Blueberry Study Aimed at Improving Cognition and Peripheral Blood Flow

2019-07-16 10:38:52 | BioPortfolio


Blueberries are rich in the content of a variety of biologically active chemicals that contribute to their health properties. The consumption of blueberries has beneficial effects on vascular function and brain health and function. Blueberries are present in human diet in a number of forms, but the investigator do not know which form is best for health and why people respond differently to eating blueberries.

The aim of the present study is to assess the effects of 1 week's supplementation of whole blueberries or freeze-dried blueberry powder or encapsulated blueberry components on vascular function and brain health and function. Investigators will then categorise participants as those who have large effects of the intervention (responders) and those that don't show much effect at all (non-responders). Then the investigators will look into the role that genes play in this response and determine if metabolism is similar in these groups of participants. Any changes in participants' brain health and vascular function will be linked to these metabolic and genomic pathways, and this will help the investigators to further understand how blueberry consumption can benefit human health.


Study design: The present study will supply either 160 g of fresh whole blueberry (4 handful portion) or 20 g of freeze-dried blueberry powder (measured with tablespoon provided; equivalent to 160 g of whole fresh blueberry), or placebo capsule with only microcrystalline cellulose (approx. 10 g, they will be blinded that this is encapsulated blueberry extract components) to 80 subjects on separate occasions with age range of 18-60 years old for 1 week with 1 week of washout period. Fresh blueberries will be purchased from local supermarkets; freeze-dried blueberry powder will be purchased from Lio-Licious freeze-dried fruits range; the microcrystalline cellulose will be purchased from Blackburn Distributions. There is no outside interest that could constitute commercial conflict of interest.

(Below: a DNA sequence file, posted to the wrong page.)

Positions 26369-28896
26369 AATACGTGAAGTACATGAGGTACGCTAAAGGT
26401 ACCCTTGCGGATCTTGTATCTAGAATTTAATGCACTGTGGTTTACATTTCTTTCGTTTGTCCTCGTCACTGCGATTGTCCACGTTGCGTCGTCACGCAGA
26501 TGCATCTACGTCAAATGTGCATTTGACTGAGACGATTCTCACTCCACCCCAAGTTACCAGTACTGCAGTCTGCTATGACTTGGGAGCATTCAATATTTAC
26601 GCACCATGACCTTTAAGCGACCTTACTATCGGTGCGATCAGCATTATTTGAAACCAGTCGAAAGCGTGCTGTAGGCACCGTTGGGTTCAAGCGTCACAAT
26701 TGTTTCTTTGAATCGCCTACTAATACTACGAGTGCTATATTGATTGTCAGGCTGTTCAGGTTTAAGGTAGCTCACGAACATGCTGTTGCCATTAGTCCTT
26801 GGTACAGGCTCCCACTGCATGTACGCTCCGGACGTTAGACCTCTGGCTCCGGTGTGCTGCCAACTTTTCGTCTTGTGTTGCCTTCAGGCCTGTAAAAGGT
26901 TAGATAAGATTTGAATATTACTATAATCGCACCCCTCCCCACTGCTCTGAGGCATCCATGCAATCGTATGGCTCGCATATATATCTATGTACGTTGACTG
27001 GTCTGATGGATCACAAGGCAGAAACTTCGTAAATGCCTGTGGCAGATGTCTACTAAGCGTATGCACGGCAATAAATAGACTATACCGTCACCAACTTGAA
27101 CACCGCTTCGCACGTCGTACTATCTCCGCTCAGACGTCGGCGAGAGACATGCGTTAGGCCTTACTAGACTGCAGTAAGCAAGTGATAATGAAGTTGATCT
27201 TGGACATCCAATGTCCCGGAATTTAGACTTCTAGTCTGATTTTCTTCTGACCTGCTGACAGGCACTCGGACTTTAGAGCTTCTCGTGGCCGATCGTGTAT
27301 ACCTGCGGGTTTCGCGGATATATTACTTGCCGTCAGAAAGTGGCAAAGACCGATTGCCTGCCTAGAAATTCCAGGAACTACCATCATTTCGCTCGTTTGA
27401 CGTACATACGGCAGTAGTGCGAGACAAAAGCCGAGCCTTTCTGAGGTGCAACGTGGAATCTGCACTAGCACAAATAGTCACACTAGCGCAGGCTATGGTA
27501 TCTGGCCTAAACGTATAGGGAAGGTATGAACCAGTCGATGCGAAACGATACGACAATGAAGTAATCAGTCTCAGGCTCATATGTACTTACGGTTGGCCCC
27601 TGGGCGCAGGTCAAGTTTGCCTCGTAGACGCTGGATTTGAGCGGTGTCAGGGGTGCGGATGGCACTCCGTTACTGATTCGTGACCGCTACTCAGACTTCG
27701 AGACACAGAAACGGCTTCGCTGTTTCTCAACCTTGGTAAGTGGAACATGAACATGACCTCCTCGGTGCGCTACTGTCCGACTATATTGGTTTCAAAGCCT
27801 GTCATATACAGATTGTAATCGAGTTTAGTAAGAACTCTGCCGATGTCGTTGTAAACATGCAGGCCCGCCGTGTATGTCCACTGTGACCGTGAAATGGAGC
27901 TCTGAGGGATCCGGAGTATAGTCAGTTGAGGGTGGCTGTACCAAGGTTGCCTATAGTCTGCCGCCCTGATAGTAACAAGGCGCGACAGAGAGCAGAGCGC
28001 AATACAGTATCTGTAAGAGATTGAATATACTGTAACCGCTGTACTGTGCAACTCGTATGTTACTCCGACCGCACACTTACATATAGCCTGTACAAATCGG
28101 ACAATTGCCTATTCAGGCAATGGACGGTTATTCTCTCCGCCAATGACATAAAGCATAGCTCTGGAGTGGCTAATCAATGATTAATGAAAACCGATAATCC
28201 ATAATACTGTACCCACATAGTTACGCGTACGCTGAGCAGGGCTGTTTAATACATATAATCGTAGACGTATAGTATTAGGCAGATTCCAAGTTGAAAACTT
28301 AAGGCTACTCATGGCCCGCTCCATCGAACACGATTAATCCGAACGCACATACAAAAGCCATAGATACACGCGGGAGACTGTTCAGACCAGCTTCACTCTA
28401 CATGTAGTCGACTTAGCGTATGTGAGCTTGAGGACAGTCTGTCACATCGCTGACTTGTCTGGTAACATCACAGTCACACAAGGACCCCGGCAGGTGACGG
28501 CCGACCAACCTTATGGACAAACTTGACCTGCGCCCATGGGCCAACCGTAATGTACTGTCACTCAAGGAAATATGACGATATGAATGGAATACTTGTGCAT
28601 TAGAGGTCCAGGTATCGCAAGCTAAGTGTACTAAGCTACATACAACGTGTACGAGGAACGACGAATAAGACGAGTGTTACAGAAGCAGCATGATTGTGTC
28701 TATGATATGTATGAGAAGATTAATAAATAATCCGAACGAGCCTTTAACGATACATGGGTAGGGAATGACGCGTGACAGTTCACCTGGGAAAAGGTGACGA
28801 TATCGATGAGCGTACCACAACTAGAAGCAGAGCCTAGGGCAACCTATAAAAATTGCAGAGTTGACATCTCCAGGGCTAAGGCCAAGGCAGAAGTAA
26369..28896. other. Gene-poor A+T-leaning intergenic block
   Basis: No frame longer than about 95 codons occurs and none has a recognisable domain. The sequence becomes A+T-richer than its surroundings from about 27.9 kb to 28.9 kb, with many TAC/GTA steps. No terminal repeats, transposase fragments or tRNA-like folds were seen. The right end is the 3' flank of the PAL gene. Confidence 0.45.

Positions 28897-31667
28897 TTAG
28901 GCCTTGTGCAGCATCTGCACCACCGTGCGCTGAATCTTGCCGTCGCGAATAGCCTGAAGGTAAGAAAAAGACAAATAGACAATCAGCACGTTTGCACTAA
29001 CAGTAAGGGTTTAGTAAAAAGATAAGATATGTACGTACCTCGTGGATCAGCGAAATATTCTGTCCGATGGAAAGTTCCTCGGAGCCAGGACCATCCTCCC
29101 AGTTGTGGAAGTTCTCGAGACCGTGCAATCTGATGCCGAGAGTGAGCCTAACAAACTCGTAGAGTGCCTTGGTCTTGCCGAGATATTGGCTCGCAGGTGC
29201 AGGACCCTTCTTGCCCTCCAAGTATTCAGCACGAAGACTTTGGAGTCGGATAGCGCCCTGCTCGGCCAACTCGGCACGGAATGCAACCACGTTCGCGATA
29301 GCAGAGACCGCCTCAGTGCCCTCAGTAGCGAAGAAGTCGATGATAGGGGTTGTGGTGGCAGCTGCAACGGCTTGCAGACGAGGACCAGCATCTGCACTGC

Methodology and sampling strategy: a randomised crossover design will be implemented. The study is a quantitative experiment and participants will be recruited through opportunity sampling.

Data collection: On each visit, cognition data will be obtained from computerised testing system COMPASS. Blood pressure will be obtained using fully automatic oscillometric device. On visits 2-7, PWV value is obtained by SphygmoCor; untargeted metabolomics and genomic data will be obtained from blood and urine sample collection.

For data analysis: The identification of responders to the treatments will be done by the calculation of response level first: response level = (change from baseline score/baseline score) x 100%. The calculated percentage will be used to characterise subjects from lowest response to highest response level. The association among -omics biomarkers and cognitive tests/endothelial parameters, lipid status under each treatment will be analysed using linear regression models after adjusting for confounding factors like age. Pathway analysis will be used to identify metabolic pathways that characterise responders and non-responders. Pathways will be identified using discriminatory metabolites from metabolomics and SNP analysis.

Study Design


Vascular Stiffness


Blueberries, Blueberry powder, Blueberry components capsules


Northumbria University
Newcastle upon Tyne
Tyne And Wear
United Kingdom




Northumbria University

Results (where available)

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Published on BioPortfolio: 2019-07-16T10:38:52-0400

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